It’s Mother’s Day here and everywhere else in the world that didn’t already do it in March. I was going to do a nice leisurely breakfast for Mrs 6000, but instead, I’m going to drive to Wellington at some ungodly hour and drop some kids off for a hiking competition. They can walk back. After all, that’s kinda the point, right?
We’ll do lunch instead, ok?
This post is just to say a big thank you to all the Mums out there who do an amazing and – all too often – unrecognised job at being the glue that holds families together, the giver of hugs and love, and the organisation behind everything from school uniforms to playdates to toilet rolls for school projects, and (more often than not) all while holding down a full time job.
Mrs 6000 also has to deal with a beagle. And me.
You’re all awesome. Thank you, Mums.
“Actually,” as the old joke goes, “it’s pronounced ‘quiche'”.
But this really is a quickie, just to fill some space on the blog because today has been hectique. Mother’s Day celebrations went well (I think); there was a trip to a popular DIY store and a building site in Observatory before we had lunch at a steak place in Newlands (you know the one) and then all the other weekend jobs got done when we got home. Nearly.
It’s left very little time for blogging. I did put some more photos in the Shamwari Day 2 album yesterday though, so if this hasn’t sated your thirst for all things 6000, maybe head over here and have a look at them.
Cooking blogs are all the rage and who am I not to jump on the bandwagon?
Having decided to “invite” Mrs 6k and her mother around for Mother’s Day lunch, I asked what I should cook for them. My wife thought for a moment and then said that she would prefer something “not too fancy” and suggested something using just one pot “like a paella”. I’ve been married to Mrs 6k for over 7 years now and I am well versed in picking out her subtle hints. Still, it’s important to realise that I’m still my own man. So, taking everything into account, I decided to make a paella.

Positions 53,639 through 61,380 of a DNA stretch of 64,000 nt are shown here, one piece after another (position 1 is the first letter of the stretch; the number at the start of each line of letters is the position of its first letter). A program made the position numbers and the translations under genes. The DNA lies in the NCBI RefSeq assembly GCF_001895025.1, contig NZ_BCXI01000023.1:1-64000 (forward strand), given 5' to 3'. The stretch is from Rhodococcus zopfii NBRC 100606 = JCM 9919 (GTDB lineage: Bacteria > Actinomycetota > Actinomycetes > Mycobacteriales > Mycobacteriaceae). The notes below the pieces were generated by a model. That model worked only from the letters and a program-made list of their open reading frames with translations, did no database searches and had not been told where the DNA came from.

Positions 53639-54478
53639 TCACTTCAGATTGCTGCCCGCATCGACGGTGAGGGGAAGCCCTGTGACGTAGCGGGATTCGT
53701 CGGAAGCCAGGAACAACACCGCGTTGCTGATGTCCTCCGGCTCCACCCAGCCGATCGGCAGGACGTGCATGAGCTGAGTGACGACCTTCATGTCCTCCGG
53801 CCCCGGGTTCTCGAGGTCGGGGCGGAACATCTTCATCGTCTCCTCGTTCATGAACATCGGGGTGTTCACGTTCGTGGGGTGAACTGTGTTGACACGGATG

Never having made a paella before, I quickly taught myself Spanish before heading to the internet and asking that trusted source of pukka recipe goodness, Mr James Oliver. His straightforward, step-by-step instructions took me though the previously unknown vagaries of cocina española, thus.
I don’t have a paella pan, so I made do with a wok, doing my bit and cementing sino-Spanish relations. And it went quite well, if I say so myself. The best bit is that we have about half of it left (simply because of the volume, not because anyone turned their nose up in disgust), so that’s lunch sorted for a few days ahead.
So, my advice to you. If you want to make a paella and you have a wok: do it.
This being Mother’s Day, I have been snowed under with cooking posh meals for Mum and for Granny and then generally tidying up after the whirlwind that is our three-year-old son, who decided he wanted to spend as much of Mother’s Day with his Mum as possible and therefore woke up at [stupid] o’clock and spent the rest of the day creating mess.
Once again, I am exhausted and that’s one of the reasons why you are getting this quota photo.
That’s a view from a hospital window looking down across Cape Town’s CBD as dawn broke on the day Alex was born. It was nice watching the sun coming up on that momentous day – I didn’t often get to see sunrises back then. Alex wasn’t actually born until three in the afternoon, but there was a false alarm and I ended up going up round Hospital Bend at 150kph at five in the morning. Pity help the Ad Wizard if he finds himself in the same situation tomorrow when Mrs Ad Wizard is due to pop out their first one, firstly because he’ll be going the wrong way and secondly because they’ve got speed cameras on there now.
It’s amazing how much our lives have changed since that day. And while you try to explain it to people who aren’t yet parents, it’s not really possible. I don’t mean that condescendingly, because people tried to explain it to us and now I appeciate that we didn’t really get it either. It’s like passing your driving test, but bigger. It’s like getting married, but bigger. And nothing can prepare you for it. Not even going round Hospital Bend at 150kph at five in the morning.
(That’s probably not great preparation for your driving test either, by the way).
Best of luck with it all, Mr and Mrs Ad Wizard. You’re about to find out just what it is that I can’t explain.